by Katy Tessman, New School Services Project Manager at Mackin
As humans, we are moved to make things, using our hands and our brains. The school library can provide an outlet for all students to fuel engagement, creativity, and curiosity at the same time. A Makerspace in a school library is powerful. Here are five factors to keep in mind when offering makerspace experiences to your students.
All Are Welcome Here
Makerspaces allow students to demonstrate their understanding in a way that is meaningful to them. It is important to not use it as a “reward” or a negotiation tool. Instead, Makerspace is for everyone. It is important to provide a Makerspace where students can take a break from their regular class load to explore and develop new skills. Makerspace learning can also help students shift from being passive learners to active creators. From coding to designing to creating, students will have endless exploration opportunities in your Makerspace.
Assemble Your Team
Makerspace is not a solo project, just like teaching is never an endeavor to do alone. Surround yourself with people who have the same passion as you do. Make connections with other educators in neighboring districts and assign assistant teachers to help. Your team should share the same “maker mentality.” Whether it’s Inclusive, Artistic, Storytelling, Hacking — keeping this mentality around your Makerspace will help your students get the most out of using the tools through project-based learning. When a person can create and demonstrate understanding through making, the maker mentality will be strong.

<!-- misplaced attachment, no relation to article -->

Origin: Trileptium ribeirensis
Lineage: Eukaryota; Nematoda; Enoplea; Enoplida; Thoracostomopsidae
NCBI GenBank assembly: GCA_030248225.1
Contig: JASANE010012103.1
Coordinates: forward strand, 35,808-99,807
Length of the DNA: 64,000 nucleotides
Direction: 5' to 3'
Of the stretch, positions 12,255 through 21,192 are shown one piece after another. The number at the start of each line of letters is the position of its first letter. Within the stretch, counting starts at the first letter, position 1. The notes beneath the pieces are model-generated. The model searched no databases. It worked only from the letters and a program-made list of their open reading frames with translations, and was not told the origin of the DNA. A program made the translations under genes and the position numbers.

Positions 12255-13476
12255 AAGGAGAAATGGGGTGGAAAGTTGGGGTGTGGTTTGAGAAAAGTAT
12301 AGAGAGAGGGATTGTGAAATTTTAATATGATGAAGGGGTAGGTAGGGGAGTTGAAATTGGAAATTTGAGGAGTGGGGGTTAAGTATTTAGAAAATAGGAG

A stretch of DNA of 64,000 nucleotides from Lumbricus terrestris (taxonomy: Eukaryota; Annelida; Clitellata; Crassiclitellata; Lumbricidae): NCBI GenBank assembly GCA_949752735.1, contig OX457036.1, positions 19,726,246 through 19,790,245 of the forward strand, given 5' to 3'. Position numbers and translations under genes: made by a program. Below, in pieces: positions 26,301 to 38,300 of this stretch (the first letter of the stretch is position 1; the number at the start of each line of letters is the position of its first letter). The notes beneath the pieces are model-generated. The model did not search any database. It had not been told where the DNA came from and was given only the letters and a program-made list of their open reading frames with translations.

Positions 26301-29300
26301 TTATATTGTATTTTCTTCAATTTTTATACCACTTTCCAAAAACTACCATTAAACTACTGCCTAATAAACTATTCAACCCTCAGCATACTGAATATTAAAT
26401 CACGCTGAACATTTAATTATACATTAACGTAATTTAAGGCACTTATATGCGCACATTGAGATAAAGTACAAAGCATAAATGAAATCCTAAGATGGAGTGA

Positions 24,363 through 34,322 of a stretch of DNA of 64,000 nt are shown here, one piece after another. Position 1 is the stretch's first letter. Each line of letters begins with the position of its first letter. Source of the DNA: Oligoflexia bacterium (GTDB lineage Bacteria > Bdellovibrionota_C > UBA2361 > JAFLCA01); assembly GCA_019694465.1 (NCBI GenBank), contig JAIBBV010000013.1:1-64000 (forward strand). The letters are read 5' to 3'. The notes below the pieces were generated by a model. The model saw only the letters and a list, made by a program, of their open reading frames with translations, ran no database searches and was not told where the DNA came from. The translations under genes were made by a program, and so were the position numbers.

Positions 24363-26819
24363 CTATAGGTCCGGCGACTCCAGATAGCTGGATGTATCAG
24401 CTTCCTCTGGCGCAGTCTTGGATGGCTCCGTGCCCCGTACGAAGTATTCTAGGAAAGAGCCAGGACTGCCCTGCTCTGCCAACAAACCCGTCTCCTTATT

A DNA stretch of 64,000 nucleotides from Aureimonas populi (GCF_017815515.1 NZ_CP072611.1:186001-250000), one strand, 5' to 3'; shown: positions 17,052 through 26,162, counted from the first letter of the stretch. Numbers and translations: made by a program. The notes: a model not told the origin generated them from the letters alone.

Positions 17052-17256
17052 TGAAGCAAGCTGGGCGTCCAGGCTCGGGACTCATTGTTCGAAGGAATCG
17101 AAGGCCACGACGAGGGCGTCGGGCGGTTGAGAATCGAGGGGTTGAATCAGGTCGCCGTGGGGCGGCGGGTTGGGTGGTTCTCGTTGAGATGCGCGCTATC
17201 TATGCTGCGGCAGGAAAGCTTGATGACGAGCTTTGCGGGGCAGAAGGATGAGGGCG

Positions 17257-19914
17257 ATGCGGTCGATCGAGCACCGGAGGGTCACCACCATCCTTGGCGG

Provide Opportunities for Students to Lead
Makerspaces can provide students a place to use their voice. This strengthens the school community and builds relationships between staff and students. It is important to offer a safe place for students to express themselves and try out new ideas. Recruit student leaders to mentor students during a “maker day.” Respond to students’ interests and encourage them to learn the new equipment and manage the inventory. As students grow in their learning, staff will learn from them. Empowering students to be leaders in your Makerspace will develop long-lasting relationships and build confidence and a sense of belonging for students.
Ask for Help
Don’t hesitate to ask for help. Reach out to your school’s Parent/Teacher Organization and ask for donations of gently used items like LEGO® and K’Nex, marble maze toys, Hex Bugs, wooden blocks and planks, board games, and puzzles. New supplies would include scrapbooking paper, ink pads and stamps, fabric like fleece and felt, hot glue gun, tubs of Play-Doh, LED bulbs, and all sizes of batteries. Parent volunteers are also a valuable asset to have in your Makerspace, especially those who have special skills such as photography, computer science, sewing, crafting, and artistry.
Be Comfortable in Organized Chaos
Makerspaces are constantly changing places. Being responsive to the needs of the students and staff is key. In addition to planning with teachers, it’s important to go with the flow and create the best experience for all users. Hosting a Makerspace will provide an enriching educational atmosphere where students can make. Making is about FAILURE as much as it is about MAKING. As you lead a group of students in your Makerspace, be sure to teach the students to embrace FAILING as part of the MAKING process. Testing leads to failure which will eventually lead to understanding.
There are several different ways Makerspace experiences can be offered. Teachers can use the Makerspace in the media center during class instruction or offer a club that meets before or after school are some suggestions. By providing Makerspace technology and equipment, students can explore outside their normal curriculum. Students will return to class refreshed and ready to learn. The options are limitless in a Makerspace.